CEO Lars Wingefors still holds a fifth of the equity. He is supported by Savvy Gaming Group, headed by an Activision alumnus and including the much-touted Saudi Arabian sovereign wealth fund - or PIF, for Public Investment Fund - as one of its shareholders.

The partnership that was abandoned yesterday involved a $2 billion investment program in various title developments. It would not be surprising if the retreating partner was the PIF.

A frenzied acquirer, Embracer seems to be on at least as slippery a path as VF Corporation, discussed just today in this column. At this point, both are busted roll-ups, i.e. conglomerates that are fueled by external growth but struggle to deliver synergies.

The meteoric growth of their revenues - 5 million euros in 2013 versus 3.6 billion in 2023 - is countered by a structural inability to generate even a single cent of free cash flow. We discussed this video game player last November and we already noted this problem. We mentioned then that the market also seemed to be in "show me the money" mode waiting for the generation of hard cash. Since then, the company has disappointed and this announcement of a partnership nipped in the bud does not bode well. The market was right and was even too confident. We already had our doubts about the stock when we exited the Europa One fund a few months ago.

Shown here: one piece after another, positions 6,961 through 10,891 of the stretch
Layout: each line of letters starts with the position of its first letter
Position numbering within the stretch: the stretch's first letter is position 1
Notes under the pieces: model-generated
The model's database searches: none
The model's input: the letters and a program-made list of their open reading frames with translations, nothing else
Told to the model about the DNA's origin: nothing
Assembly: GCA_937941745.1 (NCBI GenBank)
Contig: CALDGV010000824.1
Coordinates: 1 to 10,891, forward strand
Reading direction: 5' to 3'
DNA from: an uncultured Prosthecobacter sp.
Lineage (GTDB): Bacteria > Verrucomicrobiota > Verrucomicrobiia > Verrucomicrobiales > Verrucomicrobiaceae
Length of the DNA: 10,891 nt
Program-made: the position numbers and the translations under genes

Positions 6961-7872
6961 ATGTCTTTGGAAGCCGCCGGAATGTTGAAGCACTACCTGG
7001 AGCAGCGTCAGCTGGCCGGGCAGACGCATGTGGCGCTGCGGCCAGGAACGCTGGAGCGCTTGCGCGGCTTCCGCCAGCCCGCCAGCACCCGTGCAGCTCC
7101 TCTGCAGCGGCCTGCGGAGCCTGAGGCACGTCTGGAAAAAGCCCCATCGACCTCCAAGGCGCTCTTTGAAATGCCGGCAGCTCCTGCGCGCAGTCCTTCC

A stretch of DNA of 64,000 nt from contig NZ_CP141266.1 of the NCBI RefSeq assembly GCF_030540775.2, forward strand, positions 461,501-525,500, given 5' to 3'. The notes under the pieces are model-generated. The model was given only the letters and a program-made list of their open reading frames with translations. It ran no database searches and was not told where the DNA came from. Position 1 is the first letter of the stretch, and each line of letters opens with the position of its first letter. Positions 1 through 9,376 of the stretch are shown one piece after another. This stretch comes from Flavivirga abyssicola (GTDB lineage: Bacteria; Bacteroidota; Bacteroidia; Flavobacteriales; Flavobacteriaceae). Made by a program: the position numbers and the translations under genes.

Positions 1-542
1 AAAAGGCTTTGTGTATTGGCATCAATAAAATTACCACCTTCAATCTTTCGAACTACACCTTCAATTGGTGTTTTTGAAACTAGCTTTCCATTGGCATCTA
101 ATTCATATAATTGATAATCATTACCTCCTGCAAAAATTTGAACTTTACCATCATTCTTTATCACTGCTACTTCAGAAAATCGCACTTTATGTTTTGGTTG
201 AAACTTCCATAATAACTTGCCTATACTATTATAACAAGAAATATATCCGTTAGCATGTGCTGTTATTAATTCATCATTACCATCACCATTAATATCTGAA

CEO Lars Wingefors sold a great story to the market - that of a precocious business genius who wanted to play it like the Warren Buffett of video games. His group has acquired a series of secondary or declining studios, such as Eidos or Cystal Dynamics, or even distant glories of the past, such as 3D Reals.

However, the catalog of franchises is not lacking in allure, with old "hits" such as Deus Ex, Tomb Raider, Hitman, Moto GP or even Saints Row. Let's also mention the rights to the Hellboy or Sin City comics, or the Catan board game. If the economic logic of the whole is doubtful, there are still some nice trophies.

All of these franchises were successful at one time or another, but that doesn't guarantee that Embracer will ever be able to make them profitable again - if it's even possible. Not only has the group never delivered a profit, but it now has to deal with a net debt of $1.6 billion, which considerably limits its room for manoeuvre.